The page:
UK residents suffer a second round of exposure to the Giant Hogweed plant.
Louise McHugh, from Salford, went hiking with her boyfriend on Sunday July 5th. They stopped to take a break on the bank of the River Irwell but realized they didn’t bring any picnic blanket to lie down on. So they grabbed some leaves to rest on instead. Unfortunately for Louise, the leaves were from a nearby *Giant Hogweed plant. Her boyfriend had his skin covered enough that he wasn’t affected, but Louise had the majority of her back exposed and the next day started experiencing symptoms. By Monday evening her rash had turned into huge blisters. McHugh went to a nearby walk in clinic and was diagnosed with severe burns resulting from contact with the giant hogweed. The 24 year old commented on her injuries:
“It looked really angry because of the blisters, today it has gone down but the blisters are still there. You can feel little twinges because it is burning, you can feel stinging, burning and twinging. At first it doesn’t really itch, it is more like a burn then a sting. When it flared up on Monday night it just felt really warm, my boyfriend then noticed the rash.”
The best tool you can use against suffering similar injuries is awareness. McHugh commented on the plant:
“These hogweed plants, they have a white flower that I have noticed and they are everywhere. They are quite common. You think you would not have anything like that over here, you would think it would be in a tropical country or something. If there are plants like that they need to be getting rid of them.”
Luckily, they are very large plants so once you know what they look like, they’re fairly easy to avoid. Louise injuries are now being treated with steroidal creams.
McHugh is not the first reported incident. Saturday July 4th, there were five children who suffered injuries in Manchester. Four boys were played in Moses Gate Country Park (a day before McHugh’s incident) and suffered similar burns. Conor Knott (13) and Reid Daley (13) were two of the boys involved. The extent of these boys’ injuries landed them in the hospital. Reid was in and out of the Royal Bolton Hospital and Conor was kept there over night.
Reid’s stepdad, Mathew Cocklin, stated:
“Since Tuesday morning he has had to take eight blister tablets in one go, ibuprofen and pain killers. He said ‘I want to die, stop this pain from hurting’.”
Conor’s aunt, Rachel Brooks, stated:
“His burns are all down his arms and all down his legs. They don’t seem to be clearing up.”
Also injured on Saturday was seven year old Annie Challinor. She was hiking with her family when her arm brushed a giant hogweed plant. Her mother, Rebecca, said:
“Nothing happened at all on the Saturday, no sting, nothing. It was Sunday I noticed a long line on her shoulder and back but I thought it was a bramble scratch. Then on Monday they’d turned into blisters, by that point she’d also got a high temperature and was in significant pain. She was very upset by the blisters, they looked hot and angry, and she cried a lot.”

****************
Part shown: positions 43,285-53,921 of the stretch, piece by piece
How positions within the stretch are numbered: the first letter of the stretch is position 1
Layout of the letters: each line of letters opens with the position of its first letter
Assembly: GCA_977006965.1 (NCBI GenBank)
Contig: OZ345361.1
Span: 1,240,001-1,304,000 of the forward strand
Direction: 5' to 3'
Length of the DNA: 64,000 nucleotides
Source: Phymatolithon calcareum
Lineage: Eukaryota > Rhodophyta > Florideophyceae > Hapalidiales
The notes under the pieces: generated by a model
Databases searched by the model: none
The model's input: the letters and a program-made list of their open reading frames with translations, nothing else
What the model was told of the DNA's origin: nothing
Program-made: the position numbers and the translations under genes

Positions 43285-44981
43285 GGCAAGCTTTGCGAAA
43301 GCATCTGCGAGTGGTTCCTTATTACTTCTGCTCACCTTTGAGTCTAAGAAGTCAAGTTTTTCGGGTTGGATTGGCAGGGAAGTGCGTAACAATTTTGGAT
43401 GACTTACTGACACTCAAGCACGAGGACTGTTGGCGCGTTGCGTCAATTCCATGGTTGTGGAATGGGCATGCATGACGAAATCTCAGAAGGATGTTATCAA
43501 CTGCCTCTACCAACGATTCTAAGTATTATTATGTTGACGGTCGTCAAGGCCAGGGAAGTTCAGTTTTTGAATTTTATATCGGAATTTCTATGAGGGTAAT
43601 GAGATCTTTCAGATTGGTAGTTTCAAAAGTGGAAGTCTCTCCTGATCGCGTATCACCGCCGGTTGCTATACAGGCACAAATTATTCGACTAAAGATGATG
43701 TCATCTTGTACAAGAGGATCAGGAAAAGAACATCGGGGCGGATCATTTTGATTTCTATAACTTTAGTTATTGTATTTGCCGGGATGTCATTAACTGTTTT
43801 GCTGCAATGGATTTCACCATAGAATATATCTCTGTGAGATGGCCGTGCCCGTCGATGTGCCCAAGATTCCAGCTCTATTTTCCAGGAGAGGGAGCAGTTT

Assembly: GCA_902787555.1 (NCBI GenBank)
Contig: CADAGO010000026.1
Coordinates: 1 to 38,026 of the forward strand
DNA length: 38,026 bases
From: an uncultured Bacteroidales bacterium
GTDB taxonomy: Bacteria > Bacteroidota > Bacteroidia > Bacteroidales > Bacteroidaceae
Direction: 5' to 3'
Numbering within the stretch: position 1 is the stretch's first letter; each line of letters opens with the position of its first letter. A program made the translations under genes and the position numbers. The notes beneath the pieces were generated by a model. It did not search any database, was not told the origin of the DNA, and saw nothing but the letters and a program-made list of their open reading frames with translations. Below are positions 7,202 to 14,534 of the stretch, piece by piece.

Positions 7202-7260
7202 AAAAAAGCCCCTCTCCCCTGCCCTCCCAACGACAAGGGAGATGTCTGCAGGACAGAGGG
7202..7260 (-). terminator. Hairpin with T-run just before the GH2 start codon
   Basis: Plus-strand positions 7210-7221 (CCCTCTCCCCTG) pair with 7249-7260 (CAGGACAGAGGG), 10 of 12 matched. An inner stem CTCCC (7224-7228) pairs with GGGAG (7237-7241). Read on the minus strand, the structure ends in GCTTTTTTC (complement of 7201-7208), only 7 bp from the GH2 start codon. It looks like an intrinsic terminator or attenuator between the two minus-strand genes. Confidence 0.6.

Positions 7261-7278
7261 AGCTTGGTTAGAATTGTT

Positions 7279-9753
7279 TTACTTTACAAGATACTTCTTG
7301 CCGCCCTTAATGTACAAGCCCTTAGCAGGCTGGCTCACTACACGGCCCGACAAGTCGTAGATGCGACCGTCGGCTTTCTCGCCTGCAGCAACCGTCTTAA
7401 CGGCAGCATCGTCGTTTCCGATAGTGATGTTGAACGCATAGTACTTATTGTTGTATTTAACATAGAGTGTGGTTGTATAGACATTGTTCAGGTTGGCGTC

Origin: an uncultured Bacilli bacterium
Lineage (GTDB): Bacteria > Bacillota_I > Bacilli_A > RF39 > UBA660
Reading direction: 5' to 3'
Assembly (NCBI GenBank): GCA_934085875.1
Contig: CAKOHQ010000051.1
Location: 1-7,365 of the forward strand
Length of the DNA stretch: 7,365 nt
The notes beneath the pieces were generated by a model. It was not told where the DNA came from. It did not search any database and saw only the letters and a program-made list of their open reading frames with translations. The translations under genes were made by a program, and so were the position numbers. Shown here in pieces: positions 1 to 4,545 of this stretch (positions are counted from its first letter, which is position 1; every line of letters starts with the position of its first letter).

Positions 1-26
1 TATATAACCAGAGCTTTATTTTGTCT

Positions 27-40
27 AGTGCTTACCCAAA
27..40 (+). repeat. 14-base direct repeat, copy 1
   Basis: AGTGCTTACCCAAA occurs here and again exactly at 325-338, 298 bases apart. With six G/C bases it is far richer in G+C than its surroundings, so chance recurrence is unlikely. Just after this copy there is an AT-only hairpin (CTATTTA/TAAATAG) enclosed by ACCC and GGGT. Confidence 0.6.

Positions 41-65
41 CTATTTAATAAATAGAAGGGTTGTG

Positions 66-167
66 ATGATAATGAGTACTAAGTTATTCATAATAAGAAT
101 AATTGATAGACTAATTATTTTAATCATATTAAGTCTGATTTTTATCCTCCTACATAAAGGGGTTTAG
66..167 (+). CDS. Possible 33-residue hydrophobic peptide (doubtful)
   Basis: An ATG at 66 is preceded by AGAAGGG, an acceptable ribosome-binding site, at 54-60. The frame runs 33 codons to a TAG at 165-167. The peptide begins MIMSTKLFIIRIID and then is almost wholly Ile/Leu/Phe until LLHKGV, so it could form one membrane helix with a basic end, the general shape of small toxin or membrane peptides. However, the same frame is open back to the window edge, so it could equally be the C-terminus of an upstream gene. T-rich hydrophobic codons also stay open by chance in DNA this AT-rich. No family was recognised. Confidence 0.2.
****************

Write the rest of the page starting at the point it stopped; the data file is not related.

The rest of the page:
Spokespeople from local areas apologized for the unfortunate accidents and made promises to remove the plants.
Bolton spokesperson stated:
“We were very sorry to hear of the injuries to four children caused by giant hogweed in Moses Gate Country Park. Our policy, which follows the DEFRA code of practice, is to immediately treat all instances of giant hogweed on our land to remove its presence. As soon as we were made aware of this plant by one of the parents of the children, we began treatment to remove it. We will continue to remove any giant hogweed as soon as it is reported, and would like to encourage the public to report any instances of what they believe to be giant hogweed on council land to email@example.com or by calling 01204 334067.”
Salford spokesperson said:
“We are very sorry to hear about this little girl’s injury. This happened outside Clifton Country park on land owned by United Utilities which we have no control over. However we have made them aware of the incident and have asked that they join us in tackling the Giant Hogweed. Giant Hogweed was introduced to Britain as an ornamental plant by Victorian gardeners but is incredibly invasive and has spread widely across the countryside. It is very, very difficult to control and eradicate but Salford City Council removes or sprays all accessible Giant Hogweed in Clifton Country park. We have also put up warning signs in the park advising people of the dangers of Giant Hogweed.”
*Giant Hogweed is a plant that belongs to the carrot family. It can grow up to five meters tall and has white flowers. The sap of the plant contains photo-sensitising furanocoumarins chemicals which remove the body’s’ protection against UV light, thus resulting in burns. While the burns can clear up in a few weeks, it can take the skin years to regain protection against UV rays. Also, if the sap gets in contact with your eyes it can cause blindness. The blisters usually form within 48 hours but can leave long lasting scars. Medical professionals say if you know you’ve come into contact with the plant you should cover the area and flush with soap and water.